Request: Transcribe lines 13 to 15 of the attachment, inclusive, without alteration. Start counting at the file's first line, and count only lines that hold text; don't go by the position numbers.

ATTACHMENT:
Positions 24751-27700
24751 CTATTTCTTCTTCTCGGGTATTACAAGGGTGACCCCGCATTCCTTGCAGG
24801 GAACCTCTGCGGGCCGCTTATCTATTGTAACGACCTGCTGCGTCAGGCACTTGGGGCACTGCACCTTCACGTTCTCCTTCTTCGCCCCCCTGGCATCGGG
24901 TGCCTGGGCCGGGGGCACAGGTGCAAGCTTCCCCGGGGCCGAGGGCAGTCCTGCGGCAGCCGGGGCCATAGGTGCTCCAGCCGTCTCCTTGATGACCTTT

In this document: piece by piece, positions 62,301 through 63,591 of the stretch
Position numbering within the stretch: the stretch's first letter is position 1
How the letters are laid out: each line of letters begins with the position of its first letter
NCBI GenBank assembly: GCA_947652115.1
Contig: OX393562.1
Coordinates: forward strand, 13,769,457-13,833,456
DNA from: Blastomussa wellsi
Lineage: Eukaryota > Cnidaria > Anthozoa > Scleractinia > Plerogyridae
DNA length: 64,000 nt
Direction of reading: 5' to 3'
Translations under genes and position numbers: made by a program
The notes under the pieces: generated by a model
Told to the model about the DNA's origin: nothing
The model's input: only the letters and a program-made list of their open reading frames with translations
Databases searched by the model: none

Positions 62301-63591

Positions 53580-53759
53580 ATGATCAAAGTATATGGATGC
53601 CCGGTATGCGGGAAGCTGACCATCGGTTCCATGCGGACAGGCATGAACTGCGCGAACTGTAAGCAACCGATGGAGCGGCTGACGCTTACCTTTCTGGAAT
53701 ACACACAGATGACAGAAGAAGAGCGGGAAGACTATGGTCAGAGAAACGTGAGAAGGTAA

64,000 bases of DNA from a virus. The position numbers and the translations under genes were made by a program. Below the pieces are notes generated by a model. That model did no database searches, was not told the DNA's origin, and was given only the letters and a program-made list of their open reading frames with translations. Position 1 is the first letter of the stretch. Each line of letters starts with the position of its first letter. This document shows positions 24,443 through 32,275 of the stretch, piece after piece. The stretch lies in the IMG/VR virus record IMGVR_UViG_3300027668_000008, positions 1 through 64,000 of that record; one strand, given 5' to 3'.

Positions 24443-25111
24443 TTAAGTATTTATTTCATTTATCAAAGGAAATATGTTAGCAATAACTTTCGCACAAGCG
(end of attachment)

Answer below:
DNA length: 64,000 nt
Direction of reading: 5' to 3'
Translations under genes and position numbers: made by a program